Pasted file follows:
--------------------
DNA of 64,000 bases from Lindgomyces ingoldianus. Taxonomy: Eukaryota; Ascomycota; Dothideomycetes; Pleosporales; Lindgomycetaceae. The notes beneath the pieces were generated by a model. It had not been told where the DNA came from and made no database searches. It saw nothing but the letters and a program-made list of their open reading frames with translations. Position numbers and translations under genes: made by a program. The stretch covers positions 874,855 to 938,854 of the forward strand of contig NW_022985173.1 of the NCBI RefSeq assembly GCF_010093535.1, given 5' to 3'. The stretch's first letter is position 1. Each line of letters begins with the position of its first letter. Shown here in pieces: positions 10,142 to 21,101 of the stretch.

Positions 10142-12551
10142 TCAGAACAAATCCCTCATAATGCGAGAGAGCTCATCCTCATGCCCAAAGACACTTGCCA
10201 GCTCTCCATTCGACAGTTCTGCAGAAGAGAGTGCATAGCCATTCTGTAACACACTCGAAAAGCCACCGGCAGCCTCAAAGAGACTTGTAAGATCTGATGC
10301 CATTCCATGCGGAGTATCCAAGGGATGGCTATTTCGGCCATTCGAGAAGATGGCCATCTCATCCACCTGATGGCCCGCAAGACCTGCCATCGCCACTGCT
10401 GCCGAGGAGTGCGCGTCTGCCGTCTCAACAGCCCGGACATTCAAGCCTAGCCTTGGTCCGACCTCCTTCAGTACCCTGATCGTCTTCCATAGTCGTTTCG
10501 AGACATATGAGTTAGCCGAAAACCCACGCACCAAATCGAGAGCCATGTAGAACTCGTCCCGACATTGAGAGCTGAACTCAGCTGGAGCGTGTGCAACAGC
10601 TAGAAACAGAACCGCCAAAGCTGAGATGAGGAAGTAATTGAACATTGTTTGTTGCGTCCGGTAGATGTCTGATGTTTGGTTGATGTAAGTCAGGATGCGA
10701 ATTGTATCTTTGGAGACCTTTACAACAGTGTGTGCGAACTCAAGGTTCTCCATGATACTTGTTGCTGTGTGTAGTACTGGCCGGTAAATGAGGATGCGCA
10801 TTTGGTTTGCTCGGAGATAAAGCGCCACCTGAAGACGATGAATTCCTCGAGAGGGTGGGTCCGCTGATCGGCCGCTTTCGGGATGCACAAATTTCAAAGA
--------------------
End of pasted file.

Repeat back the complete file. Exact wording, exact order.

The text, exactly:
DNA of 64,000 bases from Lindgomyces ingoldianus. Taxonomy: Eukaryota; Ascomycota; Dothideomycetes; Pleosporales; Lindgomycetaceae. The notes beneath the pieces were generated by a model. It had not been told where the DNA came from and made no database searches. It saw nothing but the letters and a program-made list of their open reading frames with translations. Position numbers and translations under genes: made by a program. The stretch covers positions 874,855 to 938,854 of the forward strand of contig NW_022985173.1 of the NCBI RefSeq assembly GCF_010093535.1, given 5' to 3'. The stretch's first letter is position 1. Each line of letters begins with the position of its first letter. Shown here in pieces: positions 10,142 to 21,101 of the stretch.

Positions 10142-12551
10142 TCAGAACAAATCCCTCATAATGCGAGAGAGCTCATCCTCATGCCCAAAGACACTTGCCA
10201 GCTCTCCATTCGACAGTTCTGCAGAAGAGAGTGCATAGCCATTCTGTAACACACTCGAAAAGCCACCGGCAGCCTCAAAGAGACTTGTAAGATCTGATGC
10301 CATTCCATGCGGAGTATCCAAGGGATGGCTATTTCGGCCATTCGAGAAGATGGCCATCTCATCCACCTGATGGCCCGCAAGACCTGCCATCGCCACTGCT
10401 GCCGAGGAGTGCGCGTCTGCCGTCTCAACAGCCCGGACATTCAAGCCTAGCCTTGGTCCGACCTCCTTCAGTACCCTGATCGTCTTCCATAGTCGTTTCG
10501 AGACATATGAGTTAGCCGAAAACCCACGCACCAAATCGAGAGCCATGTAGAACTCGTCCCGACATTGAGAGCTGAACTCAGCTGGAGCGTGTGCAACAGC
10601 TAGAAACAGAACCGCCAAAGCTGAGATGAGGAAGTAATTGAACATTGTTTGTTGCGTCCGGTAGATGTCTGATGTTTGGTTGATGTAAGTCAGGATGCGA
10701 ATTGTATCTTTGGAGACCTTTACAACAGTGTGTGCGAACTCAAGGTTCTCCATGATACTTGTTGCTGTGTGTAGTACTGGCCGGTAAATGAGGATGCGCA
10801 TTTGGTTTGCTCGGAGATAAAGCGCCACCTGAAGACGATGAATTCCTCGAGAGGGTGGGTCCGCTGATCGGCCGCTTTCGGGATGCACAAATTTCAAAGA